NSF Center for the Study of Evolution in Action Funded

William Dembski calls envious attention to the funding (reportedly $25M) by NSF of the BEACON (Bio/computational Evolution in Action CONsortium ) project, a multi-institutional consortium that is intended

…to conduct research on fundamental evolutionary dynamics in both natural and artificial systems, educate a generation of multi-disciplinary scientists in these methods, and improve public understanding of evolution at all levels. The center will unite biologists who study natural evolutionary processes with computer scientists and engineers who are harnessing these processes to solve real-world problems.

Among the researchers associated with the consortium is Joe Felsenstein, who guest posts here on occasion. On a fast run-through of the personnel listing I also see at least four senior people who have been associated with the AVIDA project at Michigan State (Pennock, Lenski, Ofria, and Wilke) and other leaders in both evolutionary biology and computer modeling of evolution. The consortium includes Michigan State University (lead institution), along with the University of Washington, the University of Texas at Austin, North Carolina A&T, and the University of Idaho. I’ll be interested to see what comes out of it, especially given its lofty goals:

BEACON will have a powerful legacy: we will reframe public perceptions of evolution and increase understanding of scientific methods. At the same time, we will produce a conceptual framework to firmly establish evolutionary biology as an experimental science and cement its links to computing in a crossfertilization that enhances both fields.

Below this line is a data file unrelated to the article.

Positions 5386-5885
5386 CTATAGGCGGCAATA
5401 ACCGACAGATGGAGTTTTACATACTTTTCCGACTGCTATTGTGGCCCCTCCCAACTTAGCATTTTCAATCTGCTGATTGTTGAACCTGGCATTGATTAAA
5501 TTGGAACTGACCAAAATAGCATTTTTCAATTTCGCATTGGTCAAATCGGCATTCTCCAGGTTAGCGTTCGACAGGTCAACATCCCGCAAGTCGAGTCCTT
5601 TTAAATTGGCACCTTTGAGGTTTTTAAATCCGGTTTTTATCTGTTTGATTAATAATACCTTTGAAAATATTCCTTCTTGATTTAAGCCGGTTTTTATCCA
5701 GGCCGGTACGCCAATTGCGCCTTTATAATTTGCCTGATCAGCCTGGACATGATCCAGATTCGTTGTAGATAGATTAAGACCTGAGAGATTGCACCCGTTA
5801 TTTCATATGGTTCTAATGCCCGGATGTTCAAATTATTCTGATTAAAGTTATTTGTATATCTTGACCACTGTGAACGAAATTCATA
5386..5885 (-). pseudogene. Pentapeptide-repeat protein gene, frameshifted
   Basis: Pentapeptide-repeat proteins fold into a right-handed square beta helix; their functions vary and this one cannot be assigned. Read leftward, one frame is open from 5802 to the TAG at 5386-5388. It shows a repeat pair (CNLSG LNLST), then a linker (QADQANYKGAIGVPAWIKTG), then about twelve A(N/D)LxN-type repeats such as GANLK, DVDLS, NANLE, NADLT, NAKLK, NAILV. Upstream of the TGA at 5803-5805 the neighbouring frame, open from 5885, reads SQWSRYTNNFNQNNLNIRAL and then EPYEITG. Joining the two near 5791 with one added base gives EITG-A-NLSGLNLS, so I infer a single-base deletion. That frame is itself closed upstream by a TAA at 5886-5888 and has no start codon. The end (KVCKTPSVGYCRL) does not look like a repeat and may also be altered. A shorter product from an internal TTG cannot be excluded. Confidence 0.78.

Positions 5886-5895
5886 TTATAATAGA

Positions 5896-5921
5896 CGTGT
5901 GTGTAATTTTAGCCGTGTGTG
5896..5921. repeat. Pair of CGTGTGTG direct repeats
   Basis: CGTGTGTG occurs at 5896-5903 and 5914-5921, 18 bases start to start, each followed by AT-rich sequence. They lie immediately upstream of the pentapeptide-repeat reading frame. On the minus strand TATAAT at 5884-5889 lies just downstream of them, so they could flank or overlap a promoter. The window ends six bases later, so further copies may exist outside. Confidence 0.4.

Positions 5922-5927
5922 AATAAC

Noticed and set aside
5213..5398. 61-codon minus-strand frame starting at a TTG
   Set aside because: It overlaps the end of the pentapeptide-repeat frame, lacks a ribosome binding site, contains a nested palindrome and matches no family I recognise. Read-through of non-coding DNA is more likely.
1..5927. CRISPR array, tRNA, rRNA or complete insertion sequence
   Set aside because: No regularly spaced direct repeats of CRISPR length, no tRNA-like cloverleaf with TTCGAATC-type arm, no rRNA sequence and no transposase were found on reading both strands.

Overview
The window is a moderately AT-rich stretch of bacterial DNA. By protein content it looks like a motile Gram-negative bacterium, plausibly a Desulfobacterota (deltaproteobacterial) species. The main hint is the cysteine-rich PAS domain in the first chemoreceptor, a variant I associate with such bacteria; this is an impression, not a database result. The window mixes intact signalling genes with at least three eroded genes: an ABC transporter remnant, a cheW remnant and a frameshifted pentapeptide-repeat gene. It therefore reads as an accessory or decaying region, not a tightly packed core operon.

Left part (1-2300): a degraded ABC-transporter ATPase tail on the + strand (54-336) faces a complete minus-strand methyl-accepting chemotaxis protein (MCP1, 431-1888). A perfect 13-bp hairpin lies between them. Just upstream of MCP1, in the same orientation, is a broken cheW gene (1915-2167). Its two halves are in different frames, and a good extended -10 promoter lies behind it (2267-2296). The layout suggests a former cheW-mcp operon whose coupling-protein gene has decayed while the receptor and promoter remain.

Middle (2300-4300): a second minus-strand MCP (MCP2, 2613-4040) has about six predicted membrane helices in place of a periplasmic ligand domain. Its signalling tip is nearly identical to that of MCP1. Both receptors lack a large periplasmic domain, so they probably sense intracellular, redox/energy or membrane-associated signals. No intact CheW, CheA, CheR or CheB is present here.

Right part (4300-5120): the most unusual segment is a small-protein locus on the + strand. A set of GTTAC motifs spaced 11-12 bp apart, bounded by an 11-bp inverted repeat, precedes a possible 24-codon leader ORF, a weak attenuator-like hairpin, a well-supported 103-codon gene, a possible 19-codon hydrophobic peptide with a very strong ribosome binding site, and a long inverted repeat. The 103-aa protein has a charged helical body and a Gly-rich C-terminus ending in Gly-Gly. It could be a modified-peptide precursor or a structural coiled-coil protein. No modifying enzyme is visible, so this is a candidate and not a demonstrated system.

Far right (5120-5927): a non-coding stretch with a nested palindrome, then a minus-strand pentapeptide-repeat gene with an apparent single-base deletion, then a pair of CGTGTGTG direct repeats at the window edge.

See also here:

K-12 and general public education.

In this area, BEACON will pursue four main goals:

* Demonstrate the fundamental power and importance of evolution. BEACON will contribute to the pressing national need to bolster U.S. pre-eminence in science and technology by educating people about the importance of understanding, managing and harnessing biological and computational evolutionary processes and deconstructing the false dichotomy of micro- versus macro-evolution.
* Disseminating materials generated by BEACON. Our team includes experts in science education and outreach who will work with all BEACON researchers to adapt BEACON research for use in science classes in schools in ways that address national science standards and goals.
* Increasing participation in science and engineering. We will broaden participation in STEM disciplines by introducing teachers and students from underrepresented groups to the new research opportunities afforded by BEACON’s applied evolutionary tools and research programs.
* Preparing responsible citizens. We will deepen student’s understanding of evolution-related challenges, such as responding to the evolution of infectious diseases and limiting the evolution of antibiotic and pesticide resistance, and have them learn to protect the integrity of the scientific process.

Those are high aspirations.